Apr. 26 -- Tax on secondhand house sales may be transferred to buyers, experts say
Housing prices face significant upward pressure in 2013 due to the possible effect of the current policies and the authorities may tax owners of multiple properties to guard against further price hikes, a top think tank said.
"The tendency of housing prices this year depends on policy selection (by the authorities)," said Li Enping, a property market researcher with the Chinese Academy of Social Sciences, who is also an author of the academy's annual report on the country's real estate sector, which was released on Thursday.
Li said that if local governments decide to strictly implement the tax on secondhand home sales, the prices will inevitably rise because the extra tax will be transferred to buyers, as it is still very much a seller's market.
Meanwhile, Li added, regarding surging secondhand home prices, new properties will also lift their pricing objectives.
In the latest effort to cool the property market, local governments were urged to implement a 20 percent personal income tax on capital gains from property sales, if a homeowner sells the property within five years of its purchase and the property is not the only one owned by the seller.
The authorities in major housing markets such as Beijing, Shanghai and Guangdong said in late March that they would implement the policy, which led to a sharp decline in secondhand home sales in those markets.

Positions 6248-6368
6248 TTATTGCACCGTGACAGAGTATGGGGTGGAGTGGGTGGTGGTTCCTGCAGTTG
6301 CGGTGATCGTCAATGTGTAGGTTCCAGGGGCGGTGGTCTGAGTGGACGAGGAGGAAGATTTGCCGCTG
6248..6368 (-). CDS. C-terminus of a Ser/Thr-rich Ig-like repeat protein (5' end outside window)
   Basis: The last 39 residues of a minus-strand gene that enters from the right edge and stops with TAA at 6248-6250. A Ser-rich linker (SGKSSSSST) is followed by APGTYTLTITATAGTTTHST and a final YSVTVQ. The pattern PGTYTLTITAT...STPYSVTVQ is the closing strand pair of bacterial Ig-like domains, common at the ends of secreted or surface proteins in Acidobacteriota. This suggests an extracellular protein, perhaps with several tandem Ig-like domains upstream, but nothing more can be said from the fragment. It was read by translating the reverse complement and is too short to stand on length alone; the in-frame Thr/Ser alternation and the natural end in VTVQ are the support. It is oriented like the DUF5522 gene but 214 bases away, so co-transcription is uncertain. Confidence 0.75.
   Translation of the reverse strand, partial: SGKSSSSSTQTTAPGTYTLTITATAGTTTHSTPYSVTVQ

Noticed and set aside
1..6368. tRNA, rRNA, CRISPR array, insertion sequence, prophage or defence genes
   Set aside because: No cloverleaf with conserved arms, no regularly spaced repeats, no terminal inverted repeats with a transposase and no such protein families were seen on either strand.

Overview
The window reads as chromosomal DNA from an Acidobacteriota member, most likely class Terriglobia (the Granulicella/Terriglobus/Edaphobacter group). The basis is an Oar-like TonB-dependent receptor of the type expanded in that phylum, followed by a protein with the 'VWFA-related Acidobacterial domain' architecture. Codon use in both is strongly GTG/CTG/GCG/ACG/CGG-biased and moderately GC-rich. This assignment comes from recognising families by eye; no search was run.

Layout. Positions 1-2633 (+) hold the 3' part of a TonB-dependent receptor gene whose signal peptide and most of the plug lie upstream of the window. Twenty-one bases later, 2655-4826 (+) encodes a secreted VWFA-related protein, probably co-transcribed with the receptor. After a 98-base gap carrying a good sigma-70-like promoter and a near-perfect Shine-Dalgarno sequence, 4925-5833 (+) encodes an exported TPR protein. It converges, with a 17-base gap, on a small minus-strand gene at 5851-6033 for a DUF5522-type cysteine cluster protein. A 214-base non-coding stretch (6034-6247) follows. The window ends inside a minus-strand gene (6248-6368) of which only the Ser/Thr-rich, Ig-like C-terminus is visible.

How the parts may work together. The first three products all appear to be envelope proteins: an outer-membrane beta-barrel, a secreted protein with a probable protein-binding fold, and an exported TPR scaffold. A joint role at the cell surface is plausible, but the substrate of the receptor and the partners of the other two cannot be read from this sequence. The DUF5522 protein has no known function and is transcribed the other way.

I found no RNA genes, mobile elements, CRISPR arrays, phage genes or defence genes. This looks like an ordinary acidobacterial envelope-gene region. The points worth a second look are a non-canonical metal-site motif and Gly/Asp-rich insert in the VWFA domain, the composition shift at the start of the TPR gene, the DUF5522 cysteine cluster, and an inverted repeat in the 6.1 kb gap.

Although Li said that other local authorities are only expected to carry out the personal income tax policy on a "selective" basis, he pointed out that the country may tax the possession of multiple properties in the second half, if current policies continue to push up housing prices and worsen the market environment.
"The mismatch between supply and demand has been growing for years," Li said.
He added that the taxes on multiple properties might boost supply and keep overall housing prices at a stable level or even lead to a slight decline.
The tax has been tested in Shanghai and Chongqing since the beginning of 2011, but mostly for buyers of second homes or owners of high-end property.
This week, the State Administration of Taxation denied that the pilot program will be extended to other cities, such as Hangzhou, adding that there is "currently no timetable for a national expansion".
But, according to Li, the property tax pilot program may be accelerated in major cities, and levies will not only be on new homes but also on existing units at all levels.
Meanwhile, he suggested that the current land transfer mechanism, which charges a one-off fee to use the land for 70 years, could be changed to rents paid annually.
The move "could ease financing pressure for developers and provide long-term fiscal revenue for local governments", he said.
Zhang Hanya, a researcher at the Institute of Investment of the National Development and Reform Commission, said the government has been focusing on curbing speculative demand, while a more urgent issue is to add more supply.
"The government should reduce its administrative measures in the housing market and let the market play its role," Zhang said.
This view was echoed by Zhao Song, director of the land price division of the China Land Surveying and Planning Institute, who said that the marginal effect of administrative measures has been declining, and many, such as purchase restrictions, have proven to have brought a negative impact.
Wang Juelin, former deputy director of the Policy Research Center of the Ministry of Housing and Urban-Rural Development, said the market is under the spotlight this year mainly because of the overheated market in first-tier cities.
"However, the property markets in central and western regions remain stable, and some even reported price declines. Such regional differences should be taken into consideration when formulating new policies," he said.